Earlier this year, teams of 3 to 5 students from every Ohio State campus submitted projects that support Ohio State’s sustainability goals by entering the ENGIE Smart Campus Challenge. Students from the College of Engineering were one of six teams to advance to the final stage of the competition and received a $20,000 grant to install solar panels at a campus bus stop.
David Tomasko, associate dean of the College of Engineering, says, “Ohio State prides itself on providing experiential education opportunities for our engineering students, and this is an excellent example of students applying their education to harness technology in service to the campus community.”
As part of the project, the bus stop also will provide phone charging outlets and an information display powered by the solar panels. Four panels are attached to the roof of the bus stop, which powers a 49 inch digital display. USB outlets are available for use beneath the benches. On the display screen, passengers will see a real-time bus map similar to what’s found on the Ohio State app. Campus Area Bus Service (CABS) information, sustainability tips and opportunities to get involved in campus sustainability efforts will be displayed.
Transportation and Traffic Management (TTM) played a key role in coordinating transportation logistics for the project. Sean Roberts, transportation systems coordinator, oversees the real-time bus tracking system. He’s been meeting with the students and ENGIE since earlier this year.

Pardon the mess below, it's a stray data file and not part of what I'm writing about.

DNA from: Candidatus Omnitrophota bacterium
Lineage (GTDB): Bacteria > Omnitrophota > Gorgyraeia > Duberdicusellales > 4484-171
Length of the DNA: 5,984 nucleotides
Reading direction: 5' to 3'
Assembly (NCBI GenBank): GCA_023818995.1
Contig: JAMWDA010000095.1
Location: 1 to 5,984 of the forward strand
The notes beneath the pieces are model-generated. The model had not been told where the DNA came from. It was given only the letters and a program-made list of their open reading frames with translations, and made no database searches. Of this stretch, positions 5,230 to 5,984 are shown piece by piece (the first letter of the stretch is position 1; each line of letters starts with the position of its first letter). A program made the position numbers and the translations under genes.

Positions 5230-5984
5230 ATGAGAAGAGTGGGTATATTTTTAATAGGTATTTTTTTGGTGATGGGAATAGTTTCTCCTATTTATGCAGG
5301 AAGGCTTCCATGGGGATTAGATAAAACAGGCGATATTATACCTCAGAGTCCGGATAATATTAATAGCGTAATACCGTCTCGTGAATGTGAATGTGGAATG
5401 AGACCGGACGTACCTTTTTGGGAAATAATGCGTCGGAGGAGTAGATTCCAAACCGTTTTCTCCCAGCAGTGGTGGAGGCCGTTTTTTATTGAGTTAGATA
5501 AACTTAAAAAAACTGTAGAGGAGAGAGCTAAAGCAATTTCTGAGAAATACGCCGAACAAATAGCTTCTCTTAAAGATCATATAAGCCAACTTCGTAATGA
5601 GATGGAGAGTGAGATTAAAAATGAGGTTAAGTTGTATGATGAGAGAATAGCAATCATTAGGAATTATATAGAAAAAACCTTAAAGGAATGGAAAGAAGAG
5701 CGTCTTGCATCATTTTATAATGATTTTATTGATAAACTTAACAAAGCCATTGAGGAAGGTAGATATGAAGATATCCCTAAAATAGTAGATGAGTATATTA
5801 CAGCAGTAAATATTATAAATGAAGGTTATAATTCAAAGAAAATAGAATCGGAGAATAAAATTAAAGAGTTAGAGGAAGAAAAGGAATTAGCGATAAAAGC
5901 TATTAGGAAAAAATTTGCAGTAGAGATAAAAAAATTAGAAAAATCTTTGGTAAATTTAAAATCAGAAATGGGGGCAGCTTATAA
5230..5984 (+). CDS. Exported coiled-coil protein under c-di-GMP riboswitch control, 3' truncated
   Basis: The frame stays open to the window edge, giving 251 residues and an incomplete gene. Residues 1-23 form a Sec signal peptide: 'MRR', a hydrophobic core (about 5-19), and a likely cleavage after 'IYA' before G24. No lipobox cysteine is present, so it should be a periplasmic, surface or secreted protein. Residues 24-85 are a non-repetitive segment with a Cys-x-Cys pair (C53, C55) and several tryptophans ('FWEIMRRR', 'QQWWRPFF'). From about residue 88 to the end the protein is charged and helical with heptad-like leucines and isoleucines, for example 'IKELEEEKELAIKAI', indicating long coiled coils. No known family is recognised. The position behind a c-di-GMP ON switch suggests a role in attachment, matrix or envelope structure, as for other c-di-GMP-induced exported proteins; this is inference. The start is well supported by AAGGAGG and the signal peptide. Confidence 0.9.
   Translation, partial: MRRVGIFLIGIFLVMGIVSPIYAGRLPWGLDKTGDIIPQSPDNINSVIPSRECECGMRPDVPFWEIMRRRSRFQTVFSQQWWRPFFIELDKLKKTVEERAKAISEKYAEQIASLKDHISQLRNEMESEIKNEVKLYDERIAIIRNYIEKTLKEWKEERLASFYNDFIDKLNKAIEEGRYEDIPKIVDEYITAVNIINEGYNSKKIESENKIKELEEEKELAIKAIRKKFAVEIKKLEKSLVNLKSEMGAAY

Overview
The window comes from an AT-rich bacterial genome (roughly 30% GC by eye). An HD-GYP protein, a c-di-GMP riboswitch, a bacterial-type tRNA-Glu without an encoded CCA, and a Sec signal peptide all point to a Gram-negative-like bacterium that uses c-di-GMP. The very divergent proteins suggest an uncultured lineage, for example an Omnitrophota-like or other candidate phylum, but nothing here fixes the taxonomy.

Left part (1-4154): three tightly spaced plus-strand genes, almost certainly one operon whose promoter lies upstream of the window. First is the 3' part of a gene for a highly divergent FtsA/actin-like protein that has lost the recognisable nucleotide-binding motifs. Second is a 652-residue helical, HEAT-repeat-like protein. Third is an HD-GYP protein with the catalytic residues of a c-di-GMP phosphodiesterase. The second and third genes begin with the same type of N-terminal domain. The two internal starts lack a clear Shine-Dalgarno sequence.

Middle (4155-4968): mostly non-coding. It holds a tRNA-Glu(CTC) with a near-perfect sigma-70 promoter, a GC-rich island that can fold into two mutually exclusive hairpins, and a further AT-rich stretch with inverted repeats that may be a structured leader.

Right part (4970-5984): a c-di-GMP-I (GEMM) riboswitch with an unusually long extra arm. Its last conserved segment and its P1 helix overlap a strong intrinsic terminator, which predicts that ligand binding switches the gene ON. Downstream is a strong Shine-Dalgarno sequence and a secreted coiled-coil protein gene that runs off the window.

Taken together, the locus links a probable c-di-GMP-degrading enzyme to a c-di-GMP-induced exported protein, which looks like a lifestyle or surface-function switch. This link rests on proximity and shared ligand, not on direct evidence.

“I thought the concept was really cool,” Roberts said. “I like the idea of utilizing solar power for the project.”
Caitlin Holley, ENGIE’s program manager for capital projects, served as a project mentor and helped guide the team through project completion.
“The team wanted to complete the solar panel install project before graduation.” Holley said. “This included finishing their design, looking at the budget, developing a list of materials and reaching out to solar contractors.”
Kate Bartter, executive director of the Sustainability Institute, helped choose the winner.
“Judging the event was truly a high point of my career at Ohio State,” Bartter said. “The passion, commitment and creativity of the student teams further reinforced my belief that our students are at the forefront of understanding and solving our global sustainability challenges.”
Bartter says she was very impressed by the understanding the Student Solar Bus Stop team had regarding the importance of teaching their peers about the value of renewable energy by engaging them in an out-of-the-box way.
We appreciate the partnering of TTM, the College of Engineering, the Sustainability Institute and ENGIE to bring this project to reality.
The bus stop will be fully operational this summer.